A total of 419 adult patients were obtained by convenience sampling. Implicit verbal consent was obtained from the patients by disclosing the purpose of the study and only those who satisfied the inclusion and exclusion criteria were given the questionnaire. 8–10 min was given to fill the questionnaire and it was on the same day.

The questionnaire was divided into five parts containing demographic details, history of tobacco use, knowledge and attitude regarding the pictorial warnings on tobacco products as well as impact of pictorial warning on tobacco products packets among the tobacco users. Demographic details of the study participants were recorded which included name, age, gender, education, family income, and occupation.

For selected variables, associations were studied using Chi-square test. Group-wise comparison was done using ANOVA. Pearson's correlation was done to check any relation between the parameters. IBM® SPSS Statistics version 19 was used. P ≤ 0.05 was considered to be statistically significant.


 » Results Top


A total of 419 participants in the age group of 18–58 years took part in the study, among whom maximum (62.1%) were in the age group of 18–28 years, while least number (0.9%) in the age group of 49–58 years with the mean age of 28.1 ± 7.06 years. Males were in the majority (75.4%) while females made up the remaining 24.6%. Furthermore, 62.8% were tobacco users and the minority were past tobacco users (32 representing 7.6%) [Table 1].
Table 1: Demographic details of the participants

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Knowledge regarding the pictorial warnings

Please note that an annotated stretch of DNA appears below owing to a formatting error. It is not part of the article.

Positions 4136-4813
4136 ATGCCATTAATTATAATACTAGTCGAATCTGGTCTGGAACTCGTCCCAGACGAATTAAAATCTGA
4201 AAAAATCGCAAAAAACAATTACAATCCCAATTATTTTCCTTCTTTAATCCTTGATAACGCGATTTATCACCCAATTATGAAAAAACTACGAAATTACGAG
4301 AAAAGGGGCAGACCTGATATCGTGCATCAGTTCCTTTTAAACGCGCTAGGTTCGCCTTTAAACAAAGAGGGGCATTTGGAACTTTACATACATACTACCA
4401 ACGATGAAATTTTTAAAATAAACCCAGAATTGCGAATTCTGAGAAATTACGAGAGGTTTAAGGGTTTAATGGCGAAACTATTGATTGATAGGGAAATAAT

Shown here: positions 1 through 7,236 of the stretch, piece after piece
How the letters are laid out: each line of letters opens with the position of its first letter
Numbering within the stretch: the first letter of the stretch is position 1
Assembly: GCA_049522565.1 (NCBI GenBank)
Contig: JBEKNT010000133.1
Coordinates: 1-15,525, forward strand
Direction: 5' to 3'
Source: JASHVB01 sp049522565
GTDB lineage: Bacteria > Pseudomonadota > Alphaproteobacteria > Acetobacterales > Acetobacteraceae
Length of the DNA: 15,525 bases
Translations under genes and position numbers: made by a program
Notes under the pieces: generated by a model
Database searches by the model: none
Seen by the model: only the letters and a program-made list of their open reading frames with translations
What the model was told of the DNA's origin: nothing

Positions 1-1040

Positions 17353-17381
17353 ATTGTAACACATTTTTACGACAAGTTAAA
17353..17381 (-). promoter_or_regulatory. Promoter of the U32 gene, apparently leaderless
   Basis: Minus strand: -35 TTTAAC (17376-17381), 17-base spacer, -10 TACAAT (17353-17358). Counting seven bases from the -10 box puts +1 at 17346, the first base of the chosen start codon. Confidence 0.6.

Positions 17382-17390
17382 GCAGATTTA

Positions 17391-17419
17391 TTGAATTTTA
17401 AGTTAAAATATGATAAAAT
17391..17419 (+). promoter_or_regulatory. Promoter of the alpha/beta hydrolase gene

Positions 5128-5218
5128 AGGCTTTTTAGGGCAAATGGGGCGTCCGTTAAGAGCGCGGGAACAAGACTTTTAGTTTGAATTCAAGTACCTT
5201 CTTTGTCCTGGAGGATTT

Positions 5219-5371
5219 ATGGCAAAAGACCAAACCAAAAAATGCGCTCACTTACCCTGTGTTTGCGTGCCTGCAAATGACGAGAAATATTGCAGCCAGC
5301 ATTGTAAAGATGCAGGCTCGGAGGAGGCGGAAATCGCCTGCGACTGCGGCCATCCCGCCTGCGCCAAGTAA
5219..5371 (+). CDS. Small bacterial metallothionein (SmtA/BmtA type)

Among the study participants, the maximum (40.6%) of them had average knowledge while only 0.2% had excellent knowledge. About 17.4% had a good knowledge, 27.7% had below average knowledge, while 14.1% had poor knowledge (P = 0.003) [Table 2]. Among the study participants, majority of them (76.1%) correctly identified lung cancer while 41.8% of the participants correctly identified oral cancer and 29.8% correctly identified cancer [Table 3].
Table 2: Distribution of participants according to knowledge and attitude

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Table 3: Identification of pictorial warnings among study participants

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When asked regarding the government legislation on pictorial warnings, very less number of participants (7.6%) answered correctly regarding percentage of tobacco packet to be covered by pictorial warnings as 85%. Only 3.1% of participants answered correctly regarding the presence of pictorial warning on both sides [Table 4].
Table 4: Awareness regarding implementation of the government legislation on pictorial warnings

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Attitude regarding the pictorial warnings

Among the study participants, 22.9% had positive attitude regarding pictorial warning, whereas 4.3% had negative attitude and 72.8% were uncertain (P = 0.026) [Table 5].
Table 5: Distribution of participants according to attitude

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The mean knowledge is maximum among tobacco users (2.69 ± 0.925) followed by nontobacco users (2.40 ± 0.978) and past tobacco users (2.91 ± 0.734) (<i>P = 0.003). No statistically significant difference was found in the mean values for attitude among the participants [Table 6].
Table 6: Mean scores for knowledge and attitude

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Impact of pictorial warnings on the tobacco users

Among the tobacco users, a very less number of participant (8.4%) always tried to decrease frequency of tobacco use, 3.8% always tried to quit habit of tobacco use, and 9.9% always advised others to quit habit of tobacco use (P = 0.029) [Figure 1]. When knowledge and attitude was correlated with history of tobacco use, it was found that study participants with a longer history of tobacco use had better knowledge and more positive attitude. Furthermore, it was seen that as the knowledge increases, there is more positive attitude toward pictorial warnings [Table 7].
Figure 1: Impact of pictorial warnings on the tobacco users

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Table 7: Correlation between history of tobacco use, attitude, and knowledge

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 » Discussion Top